How Age Affects Our Senses

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  • 0:01 Aging
  • 0:42 Eyes
  • 2:12 Ears
  • 3:51 Taste & Smell
  • 5:17 Skin
  • 6:16 Lesson Summary
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Lesson Transcript
Instructor: Devin Kowalczyk

Devin has taught psychology and has a master's degree in clinical forensic psychology. He is working on his PhD.

This lesson is a broad summary of the changes that occur to your senses as you age. We examine the five classic senses, as well as the more obscure, such as balance and the varying types of skin sensations.


Let's look at how age affects our senses by breaking them up into each specific sense. We have a lot to cover, so we'll start near the top and then work our way down.


The eyes are a complex organ of fluid-filled cavities and extremely sensitive receptors. How sensitive are the receptors in your eye? If you push lightly on your eye, you will see spots of white. This is the receptor in your eye turning physical pressure into a sensation, or a basic unit of information sent to your brain. If you see green lights, stop! You are pushing too hard. Though, I must advise you that you probably shouldn't do this anyway.

As we age, the fluid begins to cloud and tear, resulting in what is called floaters. I know I said the fluid tears, and it does because there are small strings of proteins in it that break up. I was confused by this for a long time, too. These clouding and tears obstruct light as it comes in, messing up the light as it makes its way to the receptors in the back of the eye. Think of it like crud on a window. It blocks or distorts the light.

Also, the receptors begin to break down, resulting in a loss of detail, this being one of the reasons older people need reading glasses. There is also the issue of nighttime, in which there is less light to activate the receptors, meaning that there is a doubling or tripling in loss of detail during nighttime. This is why so many older people don't like to drive at night.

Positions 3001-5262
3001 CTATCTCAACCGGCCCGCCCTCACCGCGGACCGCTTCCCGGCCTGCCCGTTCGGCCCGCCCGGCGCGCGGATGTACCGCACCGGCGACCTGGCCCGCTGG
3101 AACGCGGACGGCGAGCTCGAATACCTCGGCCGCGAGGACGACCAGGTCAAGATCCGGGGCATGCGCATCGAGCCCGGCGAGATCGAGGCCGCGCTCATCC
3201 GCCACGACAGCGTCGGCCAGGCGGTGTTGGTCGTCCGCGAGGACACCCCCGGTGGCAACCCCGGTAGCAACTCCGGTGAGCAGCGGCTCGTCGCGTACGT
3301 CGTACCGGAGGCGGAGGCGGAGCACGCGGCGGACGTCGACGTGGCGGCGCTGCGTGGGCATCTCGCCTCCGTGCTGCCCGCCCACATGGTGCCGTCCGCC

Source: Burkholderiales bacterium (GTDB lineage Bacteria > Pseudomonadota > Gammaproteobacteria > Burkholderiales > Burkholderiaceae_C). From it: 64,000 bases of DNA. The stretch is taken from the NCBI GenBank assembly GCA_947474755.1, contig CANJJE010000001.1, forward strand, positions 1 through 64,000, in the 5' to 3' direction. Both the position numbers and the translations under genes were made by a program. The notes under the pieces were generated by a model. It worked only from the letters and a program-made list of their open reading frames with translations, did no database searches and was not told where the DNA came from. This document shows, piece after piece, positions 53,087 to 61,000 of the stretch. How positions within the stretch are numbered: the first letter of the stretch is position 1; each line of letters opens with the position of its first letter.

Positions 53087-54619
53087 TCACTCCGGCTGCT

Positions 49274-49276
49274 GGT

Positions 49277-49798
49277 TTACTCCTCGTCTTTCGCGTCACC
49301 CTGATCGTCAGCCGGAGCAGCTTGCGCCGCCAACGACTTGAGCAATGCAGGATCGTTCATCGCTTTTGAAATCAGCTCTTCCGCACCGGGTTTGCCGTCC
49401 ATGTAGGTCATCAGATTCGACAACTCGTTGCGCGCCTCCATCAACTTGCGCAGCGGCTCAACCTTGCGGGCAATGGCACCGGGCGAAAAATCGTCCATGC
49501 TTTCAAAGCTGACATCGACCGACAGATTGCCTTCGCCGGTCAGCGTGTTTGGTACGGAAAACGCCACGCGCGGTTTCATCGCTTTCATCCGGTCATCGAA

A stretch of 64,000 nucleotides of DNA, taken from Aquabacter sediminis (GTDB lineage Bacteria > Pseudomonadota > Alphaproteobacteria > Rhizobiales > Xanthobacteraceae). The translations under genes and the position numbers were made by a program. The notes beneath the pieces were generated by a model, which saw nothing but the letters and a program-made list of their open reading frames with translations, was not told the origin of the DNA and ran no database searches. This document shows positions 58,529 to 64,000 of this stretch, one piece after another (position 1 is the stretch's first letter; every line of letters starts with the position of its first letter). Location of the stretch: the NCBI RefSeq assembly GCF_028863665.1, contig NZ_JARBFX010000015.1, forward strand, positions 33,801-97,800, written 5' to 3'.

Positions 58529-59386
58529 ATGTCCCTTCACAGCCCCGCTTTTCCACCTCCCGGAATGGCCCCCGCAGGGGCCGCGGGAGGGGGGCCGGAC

In your ears, you have two very complex organs. The middle ear is a series of bones and structures related to hearing. This includes things like the incus, malleus and stapes. The inner ear is where all the good bits are, which is the portion of the ear with the cochlea and vestibular organ. What we want to focus on is that all of these systems are extremely small and start out very sensitive.

Of particular interest is the cochlea, which is a fluid-filled organ that looks like a small snail shell. It works by sound waves pushing against the bones, which causes pressure in the cochlea to go up and down based on the sound being made. The pressure pushes these tiny little hairs in it that are attached to nerves. That is hearing, in a nutshell.

The problems arise when the little hairs are ripped out, scar tissue begins to form and pus fills the cochlea due to damage. Bet you're regretting those rock concerts now that you know that you may have caused some nasty stuff to your ear.

The vestibular organ in the ear uses pressure as well. Several fluid-filled sacks let you orient yourself, or if they are sloshing, lets you know the general direction you're moving. This is why many people get seasick or throw up after a roller coaster. As we age, the vestibular organ becomes less sensitive, resulting in a reduced capacity to feel and maintain balance. This results in older people falling over more easily and breaking their hips and legs.

Taste and Smell

We all know that taste and smell overlap, and both of these degrade over time. The nose is a receptor organ sensitive to chemical cues. Inside the nose is mucus, which traps various bits of things flying in the air. The bits of stuff in the mucus travel down and make contact with a receptor that sends off a signal of what it is. This is why some things can smell like other things but not actually be them: they use the same receptor sites.

The tongue is a receptor organ sensitive to chemical, pH, salt and texture. There are receptors all over the tongue that respond to various things, like sugar, pH (which gives us sour), salt and various textural cues. These all work by extremely complicated processes that will be explored in other lessons.

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